TY - GEN

T1 - Maximizing the minimum load

T2 - 5th International Workshop on Internet and Network Economics, WINE 2009

AU - Epstein, Leah

AU - Kleiman, Elena

AU - Van Stee, Rob

PY - 2009

Y1 - 2009

N2 - We consider a scheduling problem where each job is controlled by a selfish agent, who is only interested in minimizing its own cost, which is defined as the total load on the machine that its job is assigned to. We consider the objective of maximizing the minimum load (cover) over the machines. Unlike the regular makespan minimization problem, which was extensively studied in a game theoretic context, this problem has not been considered in this setting before. We study the price of anarchy (poa) and the price of stability (pos). We show that on related machines, both these values are unbounded. We then focus on identical machines. We show that the is 1, and we derive tight bounds on the for m≤6 and nearly tight bounds for general m. In particular, we show that the is at least 1.691 for larger m and at most 1.7. Hence, surprisingly, the is less than the for the makespan problem, which is 2. To achieve the upper bound of 1.7, we make an unusual use of weighting functions. Finally, in contrast we show that the mixed grows exponentially with m for this problem, although it is only Θ(logm/loglogm) for the makespan.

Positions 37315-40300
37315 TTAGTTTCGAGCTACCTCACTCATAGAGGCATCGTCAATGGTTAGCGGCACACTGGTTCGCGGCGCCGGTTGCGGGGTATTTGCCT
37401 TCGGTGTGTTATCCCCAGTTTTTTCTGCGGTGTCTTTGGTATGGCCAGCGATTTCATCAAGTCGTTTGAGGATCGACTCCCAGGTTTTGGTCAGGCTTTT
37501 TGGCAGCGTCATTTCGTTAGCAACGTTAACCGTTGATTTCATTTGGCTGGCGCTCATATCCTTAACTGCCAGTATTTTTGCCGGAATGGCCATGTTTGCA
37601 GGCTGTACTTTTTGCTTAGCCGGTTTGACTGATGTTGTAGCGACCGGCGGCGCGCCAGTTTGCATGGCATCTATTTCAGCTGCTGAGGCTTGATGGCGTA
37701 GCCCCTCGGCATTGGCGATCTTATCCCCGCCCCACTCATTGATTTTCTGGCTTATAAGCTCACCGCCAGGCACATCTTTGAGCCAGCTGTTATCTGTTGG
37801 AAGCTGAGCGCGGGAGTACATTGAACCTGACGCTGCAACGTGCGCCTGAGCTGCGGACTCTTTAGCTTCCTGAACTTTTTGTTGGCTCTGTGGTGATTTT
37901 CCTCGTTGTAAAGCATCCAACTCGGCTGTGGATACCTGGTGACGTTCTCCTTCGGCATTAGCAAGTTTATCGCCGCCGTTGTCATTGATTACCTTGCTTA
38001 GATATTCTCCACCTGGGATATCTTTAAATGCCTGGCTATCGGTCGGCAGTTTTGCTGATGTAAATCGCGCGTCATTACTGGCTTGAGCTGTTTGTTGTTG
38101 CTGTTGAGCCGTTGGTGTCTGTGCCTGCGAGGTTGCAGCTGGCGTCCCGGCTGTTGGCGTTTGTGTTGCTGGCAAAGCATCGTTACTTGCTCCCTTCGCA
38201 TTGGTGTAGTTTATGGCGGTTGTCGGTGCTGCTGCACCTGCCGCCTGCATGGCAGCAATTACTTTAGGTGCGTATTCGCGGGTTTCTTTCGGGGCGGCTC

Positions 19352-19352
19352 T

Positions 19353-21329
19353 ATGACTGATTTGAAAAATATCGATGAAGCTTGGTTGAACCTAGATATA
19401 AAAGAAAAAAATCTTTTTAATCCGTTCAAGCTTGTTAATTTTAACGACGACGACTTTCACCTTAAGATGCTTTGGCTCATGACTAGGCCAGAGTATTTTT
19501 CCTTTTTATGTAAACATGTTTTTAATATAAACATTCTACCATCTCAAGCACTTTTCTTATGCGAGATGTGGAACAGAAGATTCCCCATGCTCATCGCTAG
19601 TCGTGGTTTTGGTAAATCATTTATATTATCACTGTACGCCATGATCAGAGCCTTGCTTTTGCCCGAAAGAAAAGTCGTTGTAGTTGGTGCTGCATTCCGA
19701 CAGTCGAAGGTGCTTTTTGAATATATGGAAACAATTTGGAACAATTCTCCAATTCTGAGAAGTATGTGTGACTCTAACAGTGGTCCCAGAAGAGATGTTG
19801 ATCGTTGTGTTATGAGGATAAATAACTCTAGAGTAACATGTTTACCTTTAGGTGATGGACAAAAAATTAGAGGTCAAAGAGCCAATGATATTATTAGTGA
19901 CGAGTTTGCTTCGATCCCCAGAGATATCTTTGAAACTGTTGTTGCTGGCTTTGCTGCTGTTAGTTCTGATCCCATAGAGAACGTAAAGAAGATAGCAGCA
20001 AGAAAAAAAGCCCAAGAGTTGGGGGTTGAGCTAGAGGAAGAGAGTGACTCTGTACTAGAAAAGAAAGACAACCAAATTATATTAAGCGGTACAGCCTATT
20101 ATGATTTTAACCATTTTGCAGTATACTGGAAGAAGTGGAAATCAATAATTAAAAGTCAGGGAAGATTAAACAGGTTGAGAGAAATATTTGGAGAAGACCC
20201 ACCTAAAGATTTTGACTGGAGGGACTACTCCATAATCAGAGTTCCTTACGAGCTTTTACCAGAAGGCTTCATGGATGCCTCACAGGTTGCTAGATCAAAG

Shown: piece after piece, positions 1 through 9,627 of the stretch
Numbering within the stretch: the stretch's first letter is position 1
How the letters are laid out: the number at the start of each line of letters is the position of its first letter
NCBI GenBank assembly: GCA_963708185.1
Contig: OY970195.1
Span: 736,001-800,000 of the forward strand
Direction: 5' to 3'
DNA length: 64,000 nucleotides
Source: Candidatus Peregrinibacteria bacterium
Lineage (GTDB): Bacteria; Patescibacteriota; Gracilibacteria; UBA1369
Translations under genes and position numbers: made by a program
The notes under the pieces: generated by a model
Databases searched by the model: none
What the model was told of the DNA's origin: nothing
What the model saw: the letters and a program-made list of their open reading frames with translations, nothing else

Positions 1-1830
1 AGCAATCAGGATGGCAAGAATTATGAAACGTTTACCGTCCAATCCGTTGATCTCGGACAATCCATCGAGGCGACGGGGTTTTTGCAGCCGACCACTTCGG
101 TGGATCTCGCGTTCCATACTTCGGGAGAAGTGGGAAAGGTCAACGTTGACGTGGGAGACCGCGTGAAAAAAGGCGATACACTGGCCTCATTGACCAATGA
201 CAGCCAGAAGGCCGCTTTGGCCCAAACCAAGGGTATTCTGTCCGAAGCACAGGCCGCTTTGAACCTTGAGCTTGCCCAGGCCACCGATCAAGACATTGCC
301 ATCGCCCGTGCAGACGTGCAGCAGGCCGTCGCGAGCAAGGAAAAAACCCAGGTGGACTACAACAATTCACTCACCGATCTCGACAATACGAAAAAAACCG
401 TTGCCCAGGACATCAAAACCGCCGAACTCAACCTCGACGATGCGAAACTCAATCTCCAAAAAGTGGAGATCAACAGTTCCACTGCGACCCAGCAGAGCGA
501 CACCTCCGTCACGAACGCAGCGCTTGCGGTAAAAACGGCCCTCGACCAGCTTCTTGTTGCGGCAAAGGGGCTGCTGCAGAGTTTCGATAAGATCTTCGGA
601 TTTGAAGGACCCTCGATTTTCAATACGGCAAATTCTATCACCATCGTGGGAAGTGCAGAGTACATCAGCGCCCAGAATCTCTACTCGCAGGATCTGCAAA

AB - We consider a scheduling problem where each job is controlled by a selfish agent, who is only interested in minimizing its own cost, which is defined as the total load on the machine that its job is assigned to. We consider the objective of maximizing the minimum load (cover) over the machines. Unlike the regular makespan minimization problem, which was extensively studied in a game theoretic context, this problem has not been considered in this setting before. We study the price of anarchy (poa) and the price of stability (pos). We show that on related machines, both these values are unbounded. We then focus on identical machines. We show that the is 1, and we derive tight bounds on the for m≤6 and nearly tight bounds for general m. In particular, we show that the is at least 1.691 for larger m and at most 1.7. Hence, surprisingly, the is less than the for the makespan problem, which is 2. To achieve the upper bound of 1.7, we make an unusual use of weighting functions. Finally, in contrast we show that the mixed grows exponentially with m for this problem, although it is only Θ(logm/loglogm) for the makespan.

UR - http://www.scopus.com/inward/record.url?scp=76649137675&partnerID=8YFLogxK

U2 - 10.1007/978-3-642-10841-9_22

DO - 10.1007/978-3-642-10841-9_22

M3 - Conference contribution

AN - SCOPUS:76649137675

SN - 3642108407

SN - 9783642108402

T3 - Lecture Notes in Computer Science (including subseries Lecture Notes in Artificial Intelligence and Lecture Notes in Bioinformatics)

SP - 232

EP - 243

BT - Internet and Network Economics - 5th International Workshop, WINE 2009, Proceedings

Y2 - 14 December 2009 through 18 December 2009

ER -